The Campaign Spot

Which Politically Active New York Financier Did the Russian Spy Ring Target?

Hot off the presses from AP, about that busted Russian spy ring:

One intercepted message said Cynthia Murphy, “had several work-related personal meetings with” a man the court papers describe as a prominent New York-based financier active in politics.

In response, Moscow Center described the man as a very interesting target and urged the defendants to “try to build up little by little relations.

. . . Maybe he can provide” Murphy “with remarks re US foreign policy, ‘roumors’ about White house internal ‘kitchen,’ invite her to venues (to major political party HQ in NYC, for instance. . . . In short, consider carefully all options in regard” to the financier.

We don’t know when these meetings with this financier would have occurred, but considering how there are reports of this activity continuing until recently, it’s tough to believe this financier isn’t within Democratic-party circles. Would a financier active in GOP circles be able to hear ‘roumors’ from the White House? Probably not.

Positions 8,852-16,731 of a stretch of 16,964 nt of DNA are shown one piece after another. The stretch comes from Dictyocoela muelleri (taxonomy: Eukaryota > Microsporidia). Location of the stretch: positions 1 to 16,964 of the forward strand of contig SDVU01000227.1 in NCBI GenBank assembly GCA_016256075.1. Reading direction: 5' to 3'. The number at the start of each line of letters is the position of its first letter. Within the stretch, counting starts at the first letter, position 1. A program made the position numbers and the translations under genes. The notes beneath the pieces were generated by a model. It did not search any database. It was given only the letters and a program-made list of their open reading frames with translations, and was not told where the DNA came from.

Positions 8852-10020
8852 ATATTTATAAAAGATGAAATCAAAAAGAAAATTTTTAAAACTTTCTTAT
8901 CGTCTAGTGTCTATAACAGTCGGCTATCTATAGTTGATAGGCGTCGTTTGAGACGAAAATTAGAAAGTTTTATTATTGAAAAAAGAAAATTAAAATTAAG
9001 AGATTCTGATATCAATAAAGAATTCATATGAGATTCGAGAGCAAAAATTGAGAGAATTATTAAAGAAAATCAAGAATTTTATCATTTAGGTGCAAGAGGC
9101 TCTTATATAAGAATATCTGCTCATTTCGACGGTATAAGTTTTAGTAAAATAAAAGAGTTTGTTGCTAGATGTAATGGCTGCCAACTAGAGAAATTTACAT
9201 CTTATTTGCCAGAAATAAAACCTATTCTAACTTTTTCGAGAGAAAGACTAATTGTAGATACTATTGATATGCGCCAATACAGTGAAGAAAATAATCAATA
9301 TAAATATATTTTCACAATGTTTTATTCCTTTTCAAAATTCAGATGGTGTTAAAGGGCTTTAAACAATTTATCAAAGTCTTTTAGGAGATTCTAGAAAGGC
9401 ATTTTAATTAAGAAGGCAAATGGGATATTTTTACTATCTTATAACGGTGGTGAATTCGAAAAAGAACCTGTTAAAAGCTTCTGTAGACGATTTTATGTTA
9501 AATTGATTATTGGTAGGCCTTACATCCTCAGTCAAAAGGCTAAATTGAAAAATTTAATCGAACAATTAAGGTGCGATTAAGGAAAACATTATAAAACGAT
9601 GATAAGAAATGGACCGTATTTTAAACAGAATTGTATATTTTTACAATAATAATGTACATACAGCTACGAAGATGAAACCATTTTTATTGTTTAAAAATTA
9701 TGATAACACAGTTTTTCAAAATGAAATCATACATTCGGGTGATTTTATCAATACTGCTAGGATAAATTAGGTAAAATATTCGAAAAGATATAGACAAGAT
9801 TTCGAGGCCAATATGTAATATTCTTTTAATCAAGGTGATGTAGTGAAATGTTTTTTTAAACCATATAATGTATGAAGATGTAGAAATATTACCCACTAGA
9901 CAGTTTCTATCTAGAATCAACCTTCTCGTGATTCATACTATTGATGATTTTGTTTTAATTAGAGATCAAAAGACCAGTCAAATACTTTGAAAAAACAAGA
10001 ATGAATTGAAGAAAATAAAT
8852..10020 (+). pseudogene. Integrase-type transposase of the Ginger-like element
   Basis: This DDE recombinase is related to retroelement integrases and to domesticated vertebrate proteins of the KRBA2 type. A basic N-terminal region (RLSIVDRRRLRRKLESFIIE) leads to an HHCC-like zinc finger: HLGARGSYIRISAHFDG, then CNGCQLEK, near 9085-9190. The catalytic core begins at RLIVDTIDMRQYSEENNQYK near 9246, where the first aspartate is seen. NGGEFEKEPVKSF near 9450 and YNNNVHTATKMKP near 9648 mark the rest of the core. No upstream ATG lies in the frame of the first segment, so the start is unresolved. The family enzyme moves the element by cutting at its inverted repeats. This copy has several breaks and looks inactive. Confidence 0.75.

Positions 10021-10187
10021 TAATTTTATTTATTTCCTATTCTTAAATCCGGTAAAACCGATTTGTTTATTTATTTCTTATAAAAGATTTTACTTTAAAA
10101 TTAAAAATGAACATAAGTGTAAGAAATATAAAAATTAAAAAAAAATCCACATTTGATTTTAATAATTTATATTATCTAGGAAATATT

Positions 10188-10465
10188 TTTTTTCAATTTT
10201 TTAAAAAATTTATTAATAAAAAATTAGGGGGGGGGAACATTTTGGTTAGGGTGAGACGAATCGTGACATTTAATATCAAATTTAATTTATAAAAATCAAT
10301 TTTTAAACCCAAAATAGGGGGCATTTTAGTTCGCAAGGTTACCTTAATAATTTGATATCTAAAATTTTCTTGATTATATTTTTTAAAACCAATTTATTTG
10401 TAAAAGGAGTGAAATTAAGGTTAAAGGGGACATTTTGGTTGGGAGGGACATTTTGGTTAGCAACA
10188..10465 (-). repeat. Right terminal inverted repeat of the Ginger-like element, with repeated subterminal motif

Also, when you sometimes think that your least-favorite columnists write like they’re on the payroll of some foreign government . . . in some cases, they might be:

Pelaez is a Peruvian-born reporter and editor and worked for several years for El Diario/La Prensa, one of the country’s best-known Spanish-language newspapers. She is best known for her opinion columns, which often criticize the U.S. government.

Most Popular


Story Time with David Brooks

His latest column imagines a future in which Elizabeth Warren wins the next presidential election. Warren won convincingly. The Democrats built a bigger majority in the House, and to general surprise, won a slim Senate majority of 52 to 48. After that election, the Republicans suffered a long, steady decline. ... Read More

The Metropolitan Museum of Art Defaces Its Façade

The facade of the Metropolitan Museum of Art, designed by Richard Morris Hunt in 1902, contains four large niches that might display sculpture but have traditionally been left empty. This was prudent good taste on the Met's part, since sculpture on buildings is a tricky business that few artists in our age of ... Read More